Commissioner McCracken whips up leadership

Photo by Patrick Shea On Feb. 21, Saguache County employees and volunteers distributed boxes of provisions to residents at the Lazy KV Estates and then later (pictured here) across the street from Crestone Town Hall.

SAGUACHE — Commissioner Tom McCracken has consistently questioned food bank conundrums throughout Saguache County in recent months, and he went on record again on Feb. 21 to ask for leadership from county employees. While Social Services Director Christina Wilson delivered her report to commissioners, her staff members delivered provisions to Lazy KV Estates residents in the morning and Crestone in the afternoon.

Counting trucks with families, more than two dozen residents received boxes with provisions and bags of food in Crestone. Five or six people picked up Everyday Eats applications to register to receive food and commodities from the county. Rescheduled from the snowstorm of Feb. 14, the delivery is not the only food bank operating in Crestone.

Every Friday from 10 a.m. to 4 p.m. at the Baca Grande Property Owners Association Library, residents can participate in another regularly scheduled food bank distribution run by Crestone volunteers.

McCracken questioned what appeared to him to be a duplication of effort.

“I would like to see the county take the lead,” McCracken said. “That’s our job, is the way I look at it. Public health, too. We should find a way to provide services in places that are underserved.”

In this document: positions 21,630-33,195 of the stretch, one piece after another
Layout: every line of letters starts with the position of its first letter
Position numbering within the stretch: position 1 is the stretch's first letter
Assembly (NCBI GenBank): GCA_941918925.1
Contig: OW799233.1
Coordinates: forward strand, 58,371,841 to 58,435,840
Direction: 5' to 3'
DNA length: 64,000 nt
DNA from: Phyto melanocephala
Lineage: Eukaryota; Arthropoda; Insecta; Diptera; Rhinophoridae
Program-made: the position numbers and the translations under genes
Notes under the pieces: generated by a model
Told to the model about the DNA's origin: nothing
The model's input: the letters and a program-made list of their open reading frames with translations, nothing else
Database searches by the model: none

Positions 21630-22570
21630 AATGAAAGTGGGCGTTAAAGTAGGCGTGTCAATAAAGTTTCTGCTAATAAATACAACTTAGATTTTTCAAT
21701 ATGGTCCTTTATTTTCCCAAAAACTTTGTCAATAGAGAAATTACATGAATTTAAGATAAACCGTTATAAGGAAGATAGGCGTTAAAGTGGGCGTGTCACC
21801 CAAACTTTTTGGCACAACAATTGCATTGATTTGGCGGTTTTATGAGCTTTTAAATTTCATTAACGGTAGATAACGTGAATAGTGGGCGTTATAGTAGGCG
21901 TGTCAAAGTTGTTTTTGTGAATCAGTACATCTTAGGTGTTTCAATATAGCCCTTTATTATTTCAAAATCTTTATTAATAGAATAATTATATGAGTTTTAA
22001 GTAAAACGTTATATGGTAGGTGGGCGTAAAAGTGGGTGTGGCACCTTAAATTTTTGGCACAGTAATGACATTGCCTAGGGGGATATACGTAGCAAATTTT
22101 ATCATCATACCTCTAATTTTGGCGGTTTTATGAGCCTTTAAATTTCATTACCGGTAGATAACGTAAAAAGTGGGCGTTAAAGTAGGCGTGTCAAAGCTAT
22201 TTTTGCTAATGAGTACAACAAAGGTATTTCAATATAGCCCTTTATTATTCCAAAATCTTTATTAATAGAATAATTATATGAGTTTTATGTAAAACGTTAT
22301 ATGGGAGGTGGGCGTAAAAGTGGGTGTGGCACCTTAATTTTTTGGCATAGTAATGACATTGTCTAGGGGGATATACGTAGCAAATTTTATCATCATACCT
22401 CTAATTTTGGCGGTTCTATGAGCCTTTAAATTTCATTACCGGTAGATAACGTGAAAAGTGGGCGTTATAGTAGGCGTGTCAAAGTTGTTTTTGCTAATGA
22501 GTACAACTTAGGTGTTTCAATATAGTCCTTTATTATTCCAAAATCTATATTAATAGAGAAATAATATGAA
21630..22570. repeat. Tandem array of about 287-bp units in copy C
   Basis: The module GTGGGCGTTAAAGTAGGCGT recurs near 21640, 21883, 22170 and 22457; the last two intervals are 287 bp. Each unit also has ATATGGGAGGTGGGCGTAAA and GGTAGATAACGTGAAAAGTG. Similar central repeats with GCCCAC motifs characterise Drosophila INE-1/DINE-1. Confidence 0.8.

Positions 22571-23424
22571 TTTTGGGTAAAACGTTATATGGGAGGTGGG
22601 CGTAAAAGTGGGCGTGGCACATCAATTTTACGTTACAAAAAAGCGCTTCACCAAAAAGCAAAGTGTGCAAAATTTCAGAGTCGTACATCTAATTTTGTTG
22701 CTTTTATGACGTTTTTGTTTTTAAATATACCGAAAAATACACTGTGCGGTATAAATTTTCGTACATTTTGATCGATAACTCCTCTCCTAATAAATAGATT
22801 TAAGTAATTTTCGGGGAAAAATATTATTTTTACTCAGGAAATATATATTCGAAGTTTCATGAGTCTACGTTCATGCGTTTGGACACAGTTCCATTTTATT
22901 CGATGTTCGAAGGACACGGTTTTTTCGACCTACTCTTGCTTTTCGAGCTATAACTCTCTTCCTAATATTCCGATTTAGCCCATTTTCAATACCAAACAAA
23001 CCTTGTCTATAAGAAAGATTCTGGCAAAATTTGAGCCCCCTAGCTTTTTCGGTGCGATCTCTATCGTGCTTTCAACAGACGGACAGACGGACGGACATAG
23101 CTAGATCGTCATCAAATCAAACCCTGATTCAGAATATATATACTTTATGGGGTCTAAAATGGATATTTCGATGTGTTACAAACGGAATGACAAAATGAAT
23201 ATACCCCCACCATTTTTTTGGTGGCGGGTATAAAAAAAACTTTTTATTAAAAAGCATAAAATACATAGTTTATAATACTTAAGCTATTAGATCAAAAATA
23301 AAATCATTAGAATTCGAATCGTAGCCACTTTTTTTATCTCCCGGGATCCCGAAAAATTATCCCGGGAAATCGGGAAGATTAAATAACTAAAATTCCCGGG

Commissioners Lynne Thompson and Liza Marron seemed to agree to accompany Wilson for a meeting with the Food Access Coalition on March 3.

Before the department head reports, the board recognized David Frees for receiving the 2022 Emergency Manager of the Year Award for the San Luis Valley. Members of Search and Rescue operations and other emergency professionals from across the valley joined the recognition celebration in the courthouse. In addition to Search and Rescue, Frees devotes time to the fire department out of Villa Grove and is a trained EMS technician who also runs his ranch.

The public comment period featured two tales of blight in Saguache County. A resident in the room encouraged the county to use more carrots than sticks and hoped the community could find a way to help people on hard times who do not have the resources to clean up properties. The following public comment via Zoom seemed directed at legal justification for unregistered motor vehicles on private property, but the man failed to cite the statute number for Commissioner McCracken.

Throughout Colorado, residents who receive Supplemental Nutrition Assistance Program (SNAP) benefits will notice a sharp reduction at the start of March when the emergency assistance ceases. For a household of four, the funding drop will be approximately $360 below what they have been receiving monthly since the emergency assistance increase began during the pandemic. In the meantime, inflation has risen sharply, perhaps equaling the pre-pandemic spending power of SNAP benefits.